For instance, there’s the issue of Social Security, which is the principal source of retirement income for most Americans—although, of course, not for the rich. So it’s no surprise, as Lind writes, that Main Street supports keeping that earned entitlement just the way it is, “A Pew poll in March 2019 found that 74 percent of American adults—and 68 percent of Republicans and Republican-leaning voters—oppose any cuts to Social Security.”
Those are thumping numbers in favor of preserving Social Security, which has, after all, been the centerpiece of the social-welfare state over the last eight decades.
Yet as we have leaned by now, the rich see the world differently. From the perspective of some mountaintop at Davos, or from a high-rise in Manhattan, or an estate in Beverly Hills, Social Security is just another program for the unglamorous, politically incorrect middle class. And so there’s always some think-tank study that says that the proles wouldn’t mind if the program were trimmed or even transformed—especially if Wall Street could benefit. Here’s Lind: “Reflecting donor-overclass priorities, President George W. Bush made cutting Social Security by means of partial privatization the centerpiece of his second-term agenda.”
Okay, that was Bush, faithful to some libertarian economic playbook. But then, proving that this fused liberaltarian mindset is bipartisan, Lind adds, “President Barack Obama, meanwhile, was the first Democratic president to propose cutting Social Security (by means of inflation adjustments).”
We can further add that Obama’s vice president, Joe Biden, has said many times that he wants to see Social Security cut. Biden preached cuts mostly inside the Beltway, when he figured his audience was like-minded elitists; yet now that he faces outside-the-Beltway scrutiny on the campaign trail, he is furiously denying what he has so visibly said on camera. We’ll soon know if the voters let him get away with such fibbing.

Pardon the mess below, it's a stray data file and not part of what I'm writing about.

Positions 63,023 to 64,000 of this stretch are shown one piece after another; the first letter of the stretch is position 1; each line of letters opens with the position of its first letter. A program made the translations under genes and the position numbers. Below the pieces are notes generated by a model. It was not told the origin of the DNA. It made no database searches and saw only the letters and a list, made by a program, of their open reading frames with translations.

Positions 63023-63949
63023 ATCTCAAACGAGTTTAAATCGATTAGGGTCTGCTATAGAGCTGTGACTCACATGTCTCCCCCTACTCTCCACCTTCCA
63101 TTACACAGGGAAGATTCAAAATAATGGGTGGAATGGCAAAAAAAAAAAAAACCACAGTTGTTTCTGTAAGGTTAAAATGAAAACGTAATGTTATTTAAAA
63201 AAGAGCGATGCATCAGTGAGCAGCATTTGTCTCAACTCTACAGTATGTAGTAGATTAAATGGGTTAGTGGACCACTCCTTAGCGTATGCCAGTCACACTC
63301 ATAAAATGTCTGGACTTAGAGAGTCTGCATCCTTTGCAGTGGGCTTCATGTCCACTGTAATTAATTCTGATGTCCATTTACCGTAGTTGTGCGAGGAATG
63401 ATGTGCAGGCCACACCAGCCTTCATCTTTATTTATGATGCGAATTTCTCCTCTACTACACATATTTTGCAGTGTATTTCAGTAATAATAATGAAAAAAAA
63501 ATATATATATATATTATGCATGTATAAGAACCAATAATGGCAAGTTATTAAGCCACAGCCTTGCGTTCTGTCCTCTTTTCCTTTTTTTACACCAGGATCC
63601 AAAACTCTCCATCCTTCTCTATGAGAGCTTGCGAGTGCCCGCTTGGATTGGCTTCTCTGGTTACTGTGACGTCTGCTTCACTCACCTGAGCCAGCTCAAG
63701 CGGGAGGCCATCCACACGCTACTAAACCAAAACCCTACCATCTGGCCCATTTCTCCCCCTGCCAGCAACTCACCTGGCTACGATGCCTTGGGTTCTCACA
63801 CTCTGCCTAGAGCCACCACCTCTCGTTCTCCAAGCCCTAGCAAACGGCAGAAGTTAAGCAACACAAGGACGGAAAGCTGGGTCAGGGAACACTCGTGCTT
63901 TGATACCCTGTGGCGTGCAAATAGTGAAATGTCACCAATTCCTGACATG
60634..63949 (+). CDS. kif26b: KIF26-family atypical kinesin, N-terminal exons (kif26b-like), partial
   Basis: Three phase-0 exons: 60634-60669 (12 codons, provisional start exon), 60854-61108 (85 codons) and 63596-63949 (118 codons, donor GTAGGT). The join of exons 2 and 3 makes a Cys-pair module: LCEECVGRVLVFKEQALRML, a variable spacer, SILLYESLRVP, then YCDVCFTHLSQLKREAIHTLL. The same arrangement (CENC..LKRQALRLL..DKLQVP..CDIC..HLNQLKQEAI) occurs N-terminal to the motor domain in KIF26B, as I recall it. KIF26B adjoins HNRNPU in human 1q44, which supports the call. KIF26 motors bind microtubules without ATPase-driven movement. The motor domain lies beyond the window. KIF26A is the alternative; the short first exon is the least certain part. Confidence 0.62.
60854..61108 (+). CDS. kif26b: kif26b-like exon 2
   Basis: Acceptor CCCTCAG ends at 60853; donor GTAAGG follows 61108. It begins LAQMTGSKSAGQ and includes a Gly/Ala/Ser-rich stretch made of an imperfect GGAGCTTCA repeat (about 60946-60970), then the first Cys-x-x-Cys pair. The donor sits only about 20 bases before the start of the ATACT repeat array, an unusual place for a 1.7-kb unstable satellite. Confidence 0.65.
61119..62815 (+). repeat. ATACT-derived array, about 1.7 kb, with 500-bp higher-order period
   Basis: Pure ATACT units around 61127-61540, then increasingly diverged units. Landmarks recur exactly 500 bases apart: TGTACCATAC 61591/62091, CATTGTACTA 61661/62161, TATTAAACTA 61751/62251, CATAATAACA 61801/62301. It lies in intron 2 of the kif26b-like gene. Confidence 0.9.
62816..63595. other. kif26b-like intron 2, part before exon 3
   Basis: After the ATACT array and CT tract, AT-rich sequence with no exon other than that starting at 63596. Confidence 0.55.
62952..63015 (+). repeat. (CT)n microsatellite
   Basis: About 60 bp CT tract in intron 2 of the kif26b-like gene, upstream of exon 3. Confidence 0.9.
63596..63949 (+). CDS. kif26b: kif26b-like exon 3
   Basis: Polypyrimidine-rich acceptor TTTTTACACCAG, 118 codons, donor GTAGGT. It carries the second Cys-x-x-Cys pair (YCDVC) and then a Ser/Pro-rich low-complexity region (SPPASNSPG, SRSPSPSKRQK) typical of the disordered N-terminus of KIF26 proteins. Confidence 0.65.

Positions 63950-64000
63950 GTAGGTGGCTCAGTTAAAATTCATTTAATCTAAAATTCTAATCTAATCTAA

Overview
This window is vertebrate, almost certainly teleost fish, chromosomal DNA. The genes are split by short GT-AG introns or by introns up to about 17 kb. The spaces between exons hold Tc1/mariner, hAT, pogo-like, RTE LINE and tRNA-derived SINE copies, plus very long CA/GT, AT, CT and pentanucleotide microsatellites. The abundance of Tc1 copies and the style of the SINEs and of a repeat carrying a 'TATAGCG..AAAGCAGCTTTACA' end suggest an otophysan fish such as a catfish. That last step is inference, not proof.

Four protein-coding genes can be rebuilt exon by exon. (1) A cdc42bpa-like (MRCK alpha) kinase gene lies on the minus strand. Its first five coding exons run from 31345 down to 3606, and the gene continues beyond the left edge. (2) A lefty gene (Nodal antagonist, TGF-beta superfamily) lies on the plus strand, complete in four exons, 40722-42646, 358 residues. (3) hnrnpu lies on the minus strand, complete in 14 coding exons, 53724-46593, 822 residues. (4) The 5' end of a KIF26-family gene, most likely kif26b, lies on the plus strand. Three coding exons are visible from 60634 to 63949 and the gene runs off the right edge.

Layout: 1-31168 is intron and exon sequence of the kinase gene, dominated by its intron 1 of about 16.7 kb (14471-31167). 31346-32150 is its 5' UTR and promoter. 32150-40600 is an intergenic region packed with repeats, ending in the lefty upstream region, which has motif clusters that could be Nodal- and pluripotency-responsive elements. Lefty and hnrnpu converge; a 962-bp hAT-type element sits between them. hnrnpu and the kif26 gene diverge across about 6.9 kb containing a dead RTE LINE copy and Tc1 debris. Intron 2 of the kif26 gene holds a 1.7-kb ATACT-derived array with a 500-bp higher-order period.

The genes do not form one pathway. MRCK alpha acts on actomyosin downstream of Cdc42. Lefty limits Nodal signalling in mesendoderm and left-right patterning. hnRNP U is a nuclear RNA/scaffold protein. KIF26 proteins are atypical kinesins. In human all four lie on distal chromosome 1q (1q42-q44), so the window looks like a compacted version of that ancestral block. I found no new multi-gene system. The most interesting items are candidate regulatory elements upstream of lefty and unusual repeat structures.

For his part, President Trump is often on Lind’s wavelength—that is, thinking like the guy or gal on Main Street, not like Davos Man or Davos Woman. And around the world, other political leaders have noticed Trump’s maverick ideology. In the admiring words of former Australian Prime Minister Tony Abbott, speaking on January 21, “[Trump] is the first major global leader who has figured out that lower and middle income workers are becoming more conservative while well-to-do have become more liberal.”
Abbott described Trump’s thinking as “social fabric conservatism.” That’s a good phrase; it sounds a bit, in fact, like another good phrase: Marco Rubio’s “common-good capitalism.”
Lind’s Solution: Power to the People
Speaking of conserving the social fabric and protecting the common good, Lind recalls the days when three robust institutions served as a check on the power of the plutocrats.
The first such check was organized labor. Lind recalls, with undisguised affection, the middle of the last century, when private-sector unions were strong enough to bargain for their members—that is, the days when Big Labor was the equal of Big Business. To be sure, not everyone—including some unhappily unionized workers—liked Big Labor when it was big, but now that it’s small, we see what Big Business and Capital can do when they have no counterweight. Lind argues that workers need something with more heft than the “free market,” which always seems to tilt toward those with the most market-power.
The second such check was organized religion. As this author wrote on Labor Day, Pope Leo XIII’s 1890 encyclical, Rerum Novarum, provided Catholics, and those influenced by Catholicism, with a solid draft of a social contract—that is, a workable deal between business and labor.
And at around the same time, the American Walter Rauschenbusch, a Protestant cleric, championed the Social Gospel as a Christian middle ground between laissez-faire capitalism, on the one hand, and socialism or communism, on the other.
Lind sums up the impact of strong labor and strong faith: “In the 20th century, trade unions balanced the power of corporate managers in the workplace while religious institutions checked the domination of the culture by secular progressives.”
And yet in Lind’s telling, in recent decades, the overclass has been able to neutralize both of these once-powerful forces: “As a rule, conservatives do not like organized labor, and progressives do not like organized religion.” And so with the help of the rich, conservatives were mobilized to defeat organized labor, and liberals were mobilized to push down organized religion.
Unfortunately, Lind continues, “The decline of these institutions means the decline of popular power, because most citizens are employees, and the working class is more likely to be religious than the college-educated elite.”
So how to redress this long-term power imbalance? This class war that the middle class has been losing? Lind offers a populist social prescription: